Photo by Andy Feliciotti on Unsplash

The Congressional Budget Office (CBO) estimates that the five-week-long government shutdown suspended   $18 billion  in government spending which include federal services. As a result of the shutdown, the gross domestic product (GDP) in the fourth quarter of 2018 was reduced by $3 billion or 0.2%.

The lingering effects of the shutdown may continue as President Trump’s approval to reopen the government is only “a temporary measure.” The situation creates uncertainty which both the market and the consumers do not like. The salaries paid to 800,000 federal workers are a big part of the economy. The loss of revenue from them has affected small businesses.

Many federal employees affected by the 35-day shutdown have used their credit cards to cover the lack of cash from their salaries. They will most likely reduce spending in the near term to have more cash on hand to pay the rent, mortgage, utility bills and other expenses in case of another  shutdown.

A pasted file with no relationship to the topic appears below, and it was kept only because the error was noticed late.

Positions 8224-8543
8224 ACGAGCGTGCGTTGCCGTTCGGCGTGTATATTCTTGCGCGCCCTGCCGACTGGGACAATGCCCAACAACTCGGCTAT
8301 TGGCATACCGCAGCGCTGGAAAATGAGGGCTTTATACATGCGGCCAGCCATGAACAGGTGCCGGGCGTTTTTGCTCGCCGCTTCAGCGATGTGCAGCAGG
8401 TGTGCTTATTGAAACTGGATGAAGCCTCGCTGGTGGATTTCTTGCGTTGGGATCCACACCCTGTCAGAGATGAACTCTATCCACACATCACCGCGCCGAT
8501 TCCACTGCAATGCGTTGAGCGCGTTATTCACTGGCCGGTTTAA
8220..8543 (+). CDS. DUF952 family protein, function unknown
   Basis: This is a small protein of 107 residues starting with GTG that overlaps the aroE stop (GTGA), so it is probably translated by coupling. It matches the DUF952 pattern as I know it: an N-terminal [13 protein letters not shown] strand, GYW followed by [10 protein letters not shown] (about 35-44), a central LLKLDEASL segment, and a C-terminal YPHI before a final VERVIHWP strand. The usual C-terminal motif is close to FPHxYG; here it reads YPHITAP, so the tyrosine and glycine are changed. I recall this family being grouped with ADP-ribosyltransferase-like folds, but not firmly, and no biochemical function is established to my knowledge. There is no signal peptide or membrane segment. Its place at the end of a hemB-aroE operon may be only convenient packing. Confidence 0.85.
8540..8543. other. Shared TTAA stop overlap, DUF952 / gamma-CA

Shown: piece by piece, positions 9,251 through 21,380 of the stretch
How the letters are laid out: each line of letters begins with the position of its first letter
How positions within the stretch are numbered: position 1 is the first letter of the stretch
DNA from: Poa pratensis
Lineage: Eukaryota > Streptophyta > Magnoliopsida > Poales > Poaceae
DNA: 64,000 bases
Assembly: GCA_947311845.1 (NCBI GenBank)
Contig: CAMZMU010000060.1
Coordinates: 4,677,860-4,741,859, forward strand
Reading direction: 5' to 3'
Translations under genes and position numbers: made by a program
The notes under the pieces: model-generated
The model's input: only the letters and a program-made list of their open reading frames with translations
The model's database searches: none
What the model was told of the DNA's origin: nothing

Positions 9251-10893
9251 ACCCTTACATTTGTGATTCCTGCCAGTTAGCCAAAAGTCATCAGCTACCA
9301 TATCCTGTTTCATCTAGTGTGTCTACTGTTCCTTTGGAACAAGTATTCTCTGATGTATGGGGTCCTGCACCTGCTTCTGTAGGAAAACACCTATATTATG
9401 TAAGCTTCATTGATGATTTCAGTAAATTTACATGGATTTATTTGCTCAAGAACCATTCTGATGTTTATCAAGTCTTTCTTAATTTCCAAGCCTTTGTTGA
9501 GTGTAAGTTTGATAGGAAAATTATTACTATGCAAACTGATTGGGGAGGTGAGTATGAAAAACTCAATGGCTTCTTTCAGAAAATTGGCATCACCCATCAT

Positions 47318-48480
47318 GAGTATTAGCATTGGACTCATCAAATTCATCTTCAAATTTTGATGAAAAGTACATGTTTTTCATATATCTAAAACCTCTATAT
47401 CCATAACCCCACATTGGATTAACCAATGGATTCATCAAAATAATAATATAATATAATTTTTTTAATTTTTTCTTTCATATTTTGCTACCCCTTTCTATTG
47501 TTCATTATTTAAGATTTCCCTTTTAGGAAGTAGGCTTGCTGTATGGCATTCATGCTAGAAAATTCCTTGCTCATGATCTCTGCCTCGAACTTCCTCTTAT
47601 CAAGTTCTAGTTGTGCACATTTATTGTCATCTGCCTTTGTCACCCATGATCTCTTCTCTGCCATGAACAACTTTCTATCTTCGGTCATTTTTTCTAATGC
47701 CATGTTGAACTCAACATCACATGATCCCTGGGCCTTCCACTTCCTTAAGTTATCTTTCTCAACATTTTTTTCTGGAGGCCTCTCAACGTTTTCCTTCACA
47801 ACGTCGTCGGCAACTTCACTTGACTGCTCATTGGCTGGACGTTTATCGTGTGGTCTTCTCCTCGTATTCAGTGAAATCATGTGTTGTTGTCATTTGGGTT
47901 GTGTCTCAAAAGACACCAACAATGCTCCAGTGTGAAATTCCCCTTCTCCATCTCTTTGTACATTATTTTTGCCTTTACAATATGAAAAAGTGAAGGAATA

Federal government suppliers also lost revenues as well as transportation services, airlines and hotels used by federal government workers.

Small businesses that were waiting for the approval for their SBA loan for their expansion may have to wait longer. So, even companies that don’t serve federal employees are also affected. Small businesses that go to the SBA for loans are usually those that might not otherwise qualify for commercial bank loans to get off the ground. They have no alternative sources of funds. Residual delays in federal government services caused by the shutdown may continue for some time. For now, affected businesses and the public will have to wait and see when the funding and spending that fuel small businesses all over the country will get back on track.

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